Canada’s economy, and how it may affect you
The news about Canada’s economy has been all good lately. Encouraging employment figures, low inflation, and then the GDP numbers for May—growth of 0.6%, which is triple the 0.2% that most economists had expected. With headlines calling this “blow-out” growth, there’s no question that our economy has turned the corner from the slowdown of two years ago. Canada is now predicted by the IMF to have the highest economic growth in the G-7, at 2.5% for 2017. The Bank of Canada has gone even further, forecasting growth of 2.9% for the year. Everything seems to be coming up roses for the Maple Leaf. But does that mean things are rosy for everyone?
Rising interest rates, rising loonie
The strength of our economy has made a hike in interest rates even more likely than before. As we noted in last month’s Oaken Update, the Bank of Canada finally hiked the prime rate in July, after unprecedented lows of almost a decade. And even though inflation is still below the Bank’s target rate, many market watchers expect the rate to be hiked again in the fall.
That could mean higher borrowing costs for you. Payments on everything from mortgages to loans to credit cards can be affected whenever there’s a rate hike. So now’s a good opportunity to double check your finances. Do you have enough breathing room for rate hikes in the next few months? If not, it may be time to trim back your debt.
Rising rates also mean a stronger loonie. That’s great news if you’re travelling to the U.S., or even if you live there for a good part of the year, as everything there will now be cheaper. However, if you own real estate in the U.S., it will have lost value in Canadian dollars. That doesn’t matter much if you aim to hold on to the property for the long term, but it does matter if you depend on it for rental income, as those payments are now worth a bit less here at home. And of course, the same is true for equities, bonds and savings accounts denominated in U.S. dollars. Your capital gains, dividends and interest payments will all take a hit once they’re converted into Canadian currency.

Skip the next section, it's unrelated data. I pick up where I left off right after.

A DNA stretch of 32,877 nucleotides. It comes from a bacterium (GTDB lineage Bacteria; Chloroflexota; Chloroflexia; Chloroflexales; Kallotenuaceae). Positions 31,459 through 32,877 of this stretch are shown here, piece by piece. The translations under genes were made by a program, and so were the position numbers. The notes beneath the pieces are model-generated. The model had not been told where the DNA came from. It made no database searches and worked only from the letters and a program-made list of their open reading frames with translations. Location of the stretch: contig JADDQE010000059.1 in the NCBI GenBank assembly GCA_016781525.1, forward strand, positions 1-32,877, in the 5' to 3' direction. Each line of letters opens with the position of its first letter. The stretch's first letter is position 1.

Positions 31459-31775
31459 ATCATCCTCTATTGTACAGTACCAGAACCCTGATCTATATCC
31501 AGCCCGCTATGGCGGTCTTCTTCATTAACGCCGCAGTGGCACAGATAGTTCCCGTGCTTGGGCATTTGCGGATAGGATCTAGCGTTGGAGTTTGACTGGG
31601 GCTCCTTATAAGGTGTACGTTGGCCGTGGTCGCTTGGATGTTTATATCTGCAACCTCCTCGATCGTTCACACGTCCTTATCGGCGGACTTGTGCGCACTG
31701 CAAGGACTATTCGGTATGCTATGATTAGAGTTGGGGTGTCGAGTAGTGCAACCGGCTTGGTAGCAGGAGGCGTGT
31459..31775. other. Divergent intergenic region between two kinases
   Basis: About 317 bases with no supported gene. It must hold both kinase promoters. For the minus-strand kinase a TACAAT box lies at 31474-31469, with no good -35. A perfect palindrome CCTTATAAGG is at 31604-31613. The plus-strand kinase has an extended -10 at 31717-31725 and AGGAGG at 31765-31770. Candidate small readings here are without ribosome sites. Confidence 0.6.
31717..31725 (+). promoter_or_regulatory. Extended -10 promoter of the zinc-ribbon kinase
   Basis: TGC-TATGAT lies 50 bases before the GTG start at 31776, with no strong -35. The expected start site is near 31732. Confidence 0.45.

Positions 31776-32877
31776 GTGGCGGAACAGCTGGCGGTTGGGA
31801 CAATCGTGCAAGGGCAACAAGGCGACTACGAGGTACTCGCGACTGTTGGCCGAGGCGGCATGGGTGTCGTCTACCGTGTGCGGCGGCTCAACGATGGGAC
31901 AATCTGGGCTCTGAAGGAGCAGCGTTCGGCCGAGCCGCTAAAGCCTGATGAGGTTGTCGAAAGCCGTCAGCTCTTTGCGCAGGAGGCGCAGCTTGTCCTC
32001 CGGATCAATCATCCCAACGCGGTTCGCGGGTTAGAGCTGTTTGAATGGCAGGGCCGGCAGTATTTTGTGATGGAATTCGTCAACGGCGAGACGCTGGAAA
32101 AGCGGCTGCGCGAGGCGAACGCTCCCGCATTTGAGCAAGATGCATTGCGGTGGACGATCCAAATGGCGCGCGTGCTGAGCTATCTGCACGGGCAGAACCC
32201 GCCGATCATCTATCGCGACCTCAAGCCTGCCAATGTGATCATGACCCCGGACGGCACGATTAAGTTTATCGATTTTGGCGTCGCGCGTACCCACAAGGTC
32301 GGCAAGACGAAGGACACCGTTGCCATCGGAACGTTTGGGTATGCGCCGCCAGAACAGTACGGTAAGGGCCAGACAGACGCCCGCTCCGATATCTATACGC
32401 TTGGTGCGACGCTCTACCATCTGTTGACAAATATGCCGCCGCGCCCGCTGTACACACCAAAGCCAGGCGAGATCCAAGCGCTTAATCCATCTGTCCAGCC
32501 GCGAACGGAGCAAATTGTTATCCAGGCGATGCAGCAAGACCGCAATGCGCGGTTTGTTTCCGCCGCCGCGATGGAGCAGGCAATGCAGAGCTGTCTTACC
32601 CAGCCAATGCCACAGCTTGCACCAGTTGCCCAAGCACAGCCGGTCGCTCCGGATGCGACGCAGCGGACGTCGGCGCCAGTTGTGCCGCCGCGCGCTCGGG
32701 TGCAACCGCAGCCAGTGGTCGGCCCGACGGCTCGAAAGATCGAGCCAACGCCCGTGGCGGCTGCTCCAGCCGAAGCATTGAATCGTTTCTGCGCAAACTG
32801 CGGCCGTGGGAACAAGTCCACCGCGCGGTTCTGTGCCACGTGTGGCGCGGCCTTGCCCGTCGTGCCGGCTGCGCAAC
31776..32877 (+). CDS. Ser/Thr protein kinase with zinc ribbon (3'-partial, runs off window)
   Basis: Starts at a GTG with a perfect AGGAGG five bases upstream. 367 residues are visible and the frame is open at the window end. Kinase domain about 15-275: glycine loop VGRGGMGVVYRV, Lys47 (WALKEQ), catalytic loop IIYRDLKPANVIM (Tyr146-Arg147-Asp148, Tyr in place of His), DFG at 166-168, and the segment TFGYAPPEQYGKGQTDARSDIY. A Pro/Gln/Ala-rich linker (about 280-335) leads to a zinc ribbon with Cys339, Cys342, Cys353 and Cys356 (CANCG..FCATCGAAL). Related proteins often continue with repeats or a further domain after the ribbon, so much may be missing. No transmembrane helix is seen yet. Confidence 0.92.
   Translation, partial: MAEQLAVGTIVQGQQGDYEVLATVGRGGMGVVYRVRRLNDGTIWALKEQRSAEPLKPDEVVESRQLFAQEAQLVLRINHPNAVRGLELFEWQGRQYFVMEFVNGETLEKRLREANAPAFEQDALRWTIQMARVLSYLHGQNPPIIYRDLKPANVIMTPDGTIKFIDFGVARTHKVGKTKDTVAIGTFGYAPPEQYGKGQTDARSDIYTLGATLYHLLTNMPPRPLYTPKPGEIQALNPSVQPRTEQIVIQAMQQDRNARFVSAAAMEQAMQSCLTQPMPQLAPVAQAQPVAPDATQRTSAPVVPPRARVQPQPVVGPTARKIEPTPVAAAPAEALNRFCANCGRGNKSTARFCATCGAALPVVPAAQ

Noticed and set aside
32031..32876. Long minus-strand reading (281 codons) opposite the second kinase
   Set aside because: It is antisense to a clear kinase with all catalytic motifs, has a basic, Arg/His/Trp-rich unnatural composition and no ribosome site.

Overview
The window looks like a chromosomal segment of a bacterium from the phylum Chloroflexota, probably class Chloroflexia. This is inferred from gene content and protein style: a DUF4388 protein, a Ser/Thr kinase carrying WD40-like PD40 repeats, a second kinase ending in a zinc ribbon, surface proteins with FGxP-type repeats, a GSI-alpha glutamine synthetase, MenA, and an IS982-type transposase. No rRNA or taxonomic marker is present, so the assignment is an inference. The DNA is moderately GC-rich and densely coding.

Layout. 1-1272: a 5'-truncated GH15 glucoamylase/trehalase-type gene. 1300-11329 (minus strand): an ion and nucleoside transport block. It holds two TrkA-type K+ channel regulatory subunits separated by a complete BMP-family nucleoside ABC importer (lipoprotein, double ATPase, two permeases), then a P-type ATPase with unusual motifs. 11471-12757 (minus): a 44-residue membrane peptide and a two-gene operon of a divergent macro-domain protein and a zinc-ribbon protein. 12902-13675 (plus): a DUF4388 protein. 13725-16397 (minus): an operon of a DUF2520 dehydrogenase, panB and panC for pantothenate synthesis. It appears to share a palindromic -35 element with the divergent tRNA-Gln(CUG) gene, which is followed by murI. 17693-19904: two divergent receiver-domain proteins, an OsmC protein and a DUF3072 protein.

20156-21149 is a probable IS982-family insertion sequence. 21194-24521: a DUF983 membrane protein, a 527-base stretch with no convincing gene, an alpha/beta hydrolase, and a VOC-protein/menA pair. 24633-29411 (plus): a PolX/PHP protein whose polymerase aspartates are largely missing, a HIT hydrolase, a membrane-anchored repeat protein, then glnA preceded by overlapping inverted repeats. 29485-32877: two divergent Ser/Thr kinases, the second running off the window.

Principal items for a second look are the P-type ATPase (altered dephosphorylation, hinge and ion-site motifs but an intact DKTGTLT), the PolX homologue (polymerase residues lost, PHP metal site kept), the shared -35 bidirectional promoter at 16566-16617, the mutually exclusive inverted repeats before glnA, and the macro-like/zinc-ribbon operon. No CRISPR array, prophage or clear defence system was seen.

Good for the country—good for you?
And finally, there’s the question of housing prices. A strong economy tends to boost support for prices, while rising rates dampen them. There are many other factors that affect the housing market as well, so it’s not always clear what will happen to prices after a rate hike. The upshot of all this is that a strong economy may be good for the country as a whole, but its impact on individuals can vary quite a lot. We should all celebrate good economic news, but remember to take a closer look at your own personal circumstances before breaking out the champagne.
Gardening tips for fall
Alas, summer is near an end, and it will soon be time to wind down your garden, wherever you live in Canada. Here are a few tips to keep things in great shape for spring 2018…
Cut back only where necessary
There’s no need to prune with abandon in your garden. Just cut back dead leaves, branches and flower heads, but leave everything else alone. If you prune too much, you’ll encourage new growth that won’t be hardy enough to survive the winter. With a lot of plants, stalks that haven’t been trimmed to the ground will help things grow back straight during the spring.
If in doubt, mulch
Mulching isn’t always necessary over the winter, as many plants are hardier than we think. But if you’re in doubt, and are worried about the effects of a hard winter or repeated frost-thaw cycles, by all means pile on a layer or two of mulch—it can’t hurt. Wood chips, leaves, seaweed (if you live on a coast) and evergreen boughs all do the trick.
Chop up those leaves
Bagging leaves can be a lot of work, especially if you have a lot of trees on your property. Take the easy way out by spreading a layer of leaves on your lawn and running over them with a mower. You have to do this at least a few times, because the flakes from leaves have to be really small to be absorbed back into the ground. But it’s worth it because you’re returning nutrients to the soil, and also saving yourself quite a bit of bother and time.
Get your bulbs in
Fall is the time to plant many types of bulbs. Some should go n early, such as garlic and daffodils. While others can go in later, such as the ever-popular tulip. To determine what’s right for your plants, check the directions on the relevant packet, or look up the information on the internet. Remember that planting times will vary by geographic zone, so make sure you’re looking at information that’s relevant to where you live.
Financial information at your fingertips
The internet provides all of us with access to a wealth of financial information that was unthinkable two decades ago. Back in the olden days, you had to pay for the kind of information the pros had— how times have changed! And that has created a new challenge: how do you wade through all that data to get what you need? It’s easy to Google whatever you’re looking for, but it’s surprising how often that doesn’t prove effective. We’ve all ended up chasing down a rabbit hole for something we thought we would find after just one click.